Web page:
With regard to the geographical localities cited on labels, some judicious elimination has proved necessary. If a locality written on a label appeared to be unreliable for any reason, it was disregarded. A certain amount of difficulty was experienced in locating many Mexican and Central American localities on a map. It would greatly faciliate the work of future investigators if collectors in these areas would confine themselves to citing localities which are listed in the Index to the Map of Hispanic America, 1:1,000,000 (1943, 1944). In Central America, the Department in which a town is located is essential information. In the “material examined” section, localities for which the department or state was given but which could not be found on any map are preceded by a question mark. Additional pertinent



information not provided on the label, snch as the altitude, was added to the citation in brackets. Information added to the Champion localities was obtained from Champion (1907).

In the case of certain groups of insects, such as the present one, much useful biological information can be gleaned from the data on labels if the collector includes a word about how the insect was collected. The only collector in this group who has consistently done this is the late F. Nevermann of Costa Rica.

All illustrations are by the author. The facies illustrations (plates IV— VII) showing the male armament were drawn by eye with the aid of proportional dividers. These illustrations are meant to show only the overall aspect of the forebody of a major male of each species and a general indication of the distribution of simple and complex punctures. Such details as the distribution of setae and the proportions of the mouthparts are only roughly indicated and not meant to be exact. The mouthparts and genitalia illustrated were mounted on slides and projected on paper with a standard projector. All other illustrations except the nest diagrams were done with the aid of an ocular grid and cross-lined paper. The nest diagrams were redrawn from field sketches and measurements.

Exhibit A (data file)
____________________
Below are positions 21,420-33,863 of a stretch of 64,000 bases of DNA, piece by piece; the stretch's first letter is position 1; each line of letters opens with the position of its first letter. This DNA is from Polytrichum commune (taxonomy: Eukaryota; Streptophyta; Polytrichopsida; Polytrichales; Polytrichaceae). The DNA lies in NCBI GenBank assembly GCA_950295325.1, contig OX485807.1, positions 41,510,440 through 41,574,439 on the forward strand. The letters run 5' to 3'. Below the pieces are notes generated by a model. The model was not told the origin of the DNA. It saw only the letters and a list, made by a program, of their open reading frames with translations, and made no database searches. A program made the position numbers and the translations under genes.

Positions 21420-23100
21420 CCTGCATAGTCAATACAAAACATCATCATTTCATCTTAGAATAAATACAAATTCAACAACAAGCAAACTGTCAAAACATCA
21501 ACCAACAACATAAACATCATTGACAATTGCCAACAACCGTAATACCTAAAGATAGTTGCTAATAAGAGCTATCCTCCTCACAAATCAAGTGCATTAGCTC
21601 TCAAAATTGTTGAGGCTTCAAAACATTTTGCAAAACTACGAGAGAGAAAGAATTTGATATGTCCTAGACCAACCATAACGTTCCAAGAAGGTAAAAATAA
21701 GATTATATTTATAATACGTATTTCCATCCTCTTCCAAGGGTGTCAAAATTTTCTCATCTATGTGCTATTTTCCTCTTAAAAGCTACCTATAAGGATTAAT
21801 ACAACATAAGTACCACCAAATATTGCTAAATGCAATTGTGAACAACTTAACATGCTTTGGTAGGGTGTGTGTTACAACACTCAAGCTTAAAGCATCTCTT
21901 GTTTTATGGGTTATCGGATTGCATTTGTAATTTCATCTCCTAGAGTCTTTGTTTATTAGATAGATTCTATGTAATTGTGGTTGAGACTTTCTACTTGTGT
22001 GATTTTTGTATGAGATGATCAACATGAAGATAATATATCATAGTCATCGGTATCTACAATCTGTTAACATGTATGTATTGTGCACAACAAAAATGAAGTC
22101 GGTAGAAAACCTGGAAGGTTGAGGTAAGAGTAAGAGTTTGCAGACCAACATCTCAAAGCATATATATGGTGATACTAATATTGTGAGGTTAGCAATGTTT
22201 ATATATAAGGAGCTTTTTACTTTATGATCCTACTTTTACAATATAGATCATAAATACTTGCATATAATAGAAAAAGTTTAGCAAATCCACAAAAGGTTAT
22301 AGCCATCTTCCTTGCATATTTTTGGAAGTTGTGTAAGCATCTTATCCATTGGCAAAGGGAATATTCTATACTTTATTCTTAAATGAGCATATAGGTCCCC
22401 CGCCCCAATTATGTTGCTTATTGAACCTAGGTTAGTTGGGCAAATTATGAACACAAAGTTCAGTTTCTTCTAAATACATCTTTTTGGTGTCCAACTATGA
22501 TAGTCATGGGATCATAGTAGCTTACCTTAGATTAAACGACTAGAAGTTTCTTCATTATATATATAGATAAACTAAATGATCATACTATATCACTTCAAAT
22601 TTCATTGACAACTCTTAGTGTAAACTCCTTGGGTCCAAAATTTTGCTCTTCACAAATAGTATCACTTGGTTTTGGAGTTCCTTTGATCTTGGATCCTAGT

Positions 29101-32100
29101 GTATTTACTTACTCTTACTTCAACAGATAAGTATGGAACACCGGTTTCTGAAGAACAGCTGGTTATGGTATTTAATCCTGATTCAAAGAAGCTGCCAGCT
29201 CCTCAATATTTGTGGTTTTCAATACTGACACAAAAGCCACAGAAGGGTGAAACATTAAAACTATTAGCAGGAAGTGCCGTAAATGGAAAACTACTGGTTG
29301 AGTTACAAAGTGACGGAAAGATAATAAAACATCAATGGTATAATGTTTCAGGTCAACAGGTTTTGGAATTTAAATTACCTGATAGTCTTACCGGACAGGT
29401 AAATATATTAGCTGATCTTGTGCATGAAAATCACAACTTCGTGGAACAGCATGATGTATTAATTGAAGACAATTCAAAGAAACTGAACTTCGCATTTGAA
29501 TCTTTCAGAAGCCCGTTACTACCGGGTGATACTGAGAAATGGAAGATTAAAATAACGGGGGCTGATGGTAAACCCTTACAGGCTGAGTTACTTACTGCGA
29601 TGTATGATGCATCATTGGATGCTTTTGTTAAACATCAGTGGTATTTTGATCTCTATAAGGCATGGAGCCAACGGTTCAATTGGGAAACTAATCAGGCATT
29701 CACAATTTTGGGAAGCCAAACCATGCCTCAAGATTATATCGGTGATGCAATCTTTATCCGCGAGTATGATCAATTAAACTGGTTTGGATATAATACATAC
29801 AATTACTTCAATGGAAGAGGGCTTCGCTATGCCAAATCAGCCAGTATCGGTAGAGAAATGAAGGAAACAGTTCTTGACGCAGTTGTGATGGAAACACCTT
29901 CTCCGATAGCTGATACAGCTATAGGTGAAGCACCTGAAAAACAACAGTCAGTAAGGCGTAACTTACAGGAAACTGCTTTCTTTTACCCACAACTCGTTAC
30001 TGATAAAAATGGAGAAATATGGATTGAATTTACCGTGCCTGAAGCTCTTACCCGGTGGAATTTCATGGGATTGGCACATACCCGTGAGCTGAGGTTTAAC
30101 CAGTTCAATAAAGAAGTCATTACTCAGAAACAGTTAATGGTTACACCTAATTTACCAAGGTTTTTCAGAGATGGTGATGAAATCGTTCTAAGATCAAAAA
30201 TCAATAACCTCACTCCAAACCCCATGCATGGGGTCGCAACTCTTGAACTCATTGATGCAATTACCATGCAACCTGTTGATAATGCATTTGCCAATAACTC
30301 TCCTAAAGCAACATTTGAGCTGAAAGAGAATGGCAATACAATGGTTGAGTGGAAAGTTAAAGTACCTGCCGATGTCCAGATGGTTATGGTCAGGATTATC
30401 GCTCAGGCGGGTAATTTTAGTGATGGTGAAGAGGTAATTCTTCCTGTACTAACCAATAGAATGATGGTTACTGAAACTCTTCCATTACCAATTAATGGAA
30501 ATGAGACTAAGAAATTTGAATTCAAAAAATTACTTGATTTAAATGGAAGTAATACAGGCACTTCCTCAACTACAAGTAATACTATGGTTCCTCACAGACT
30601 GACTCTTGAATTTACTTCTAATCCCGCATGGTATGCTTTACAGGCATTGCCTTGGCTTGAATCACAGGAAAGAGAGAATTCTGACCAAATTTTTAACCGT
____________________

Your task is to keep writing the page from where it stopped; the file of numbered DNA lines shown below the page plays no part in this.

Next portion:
A total of 3,400 specimens was examined, including the holo- types of 14 names. Many of the Mexican species were described by the Baron de Harold. Harold’s types are presumed to be in the Paris Museum, but I was unable to obtain verification from that institution. Fortunately, Harold’s descriptions, although short, are excellent and little doubt remains in my mind as to which of his names belongs to which species.


I wish to thank the curators of the collections at the following institutions for the loan or examination of material : American Museum of Natural History (AMNH), British Museum (Natural History) (BM), California Academy of Sciences (CAS), Carnegie Museum (CM), Cornell University (CU), Defensa Agricola (Mexico) (DA), Department of Agriculture (Canada) (CNC), Musee Royal d’Histoire Naturelle (Brussels) (MRHN), Museum of Comparative Zoology (MCZ), Naturhistoriska Ricksmuseum (Stockholm) (NR), Instituto Rockefeller (Mexico) (IR), Phila- delphia Academy of Sciences (PAS), United States National Museum (USNM), University of Kansas (UKs), University of Michigan (UMich).


In addition, the following individuals generously made avail- able material from their private collections : 0. L. Cartwright (Washington) (OLC), G. Halffter (Mexico) (GH), H. F. Howden (Ottawa) (HH).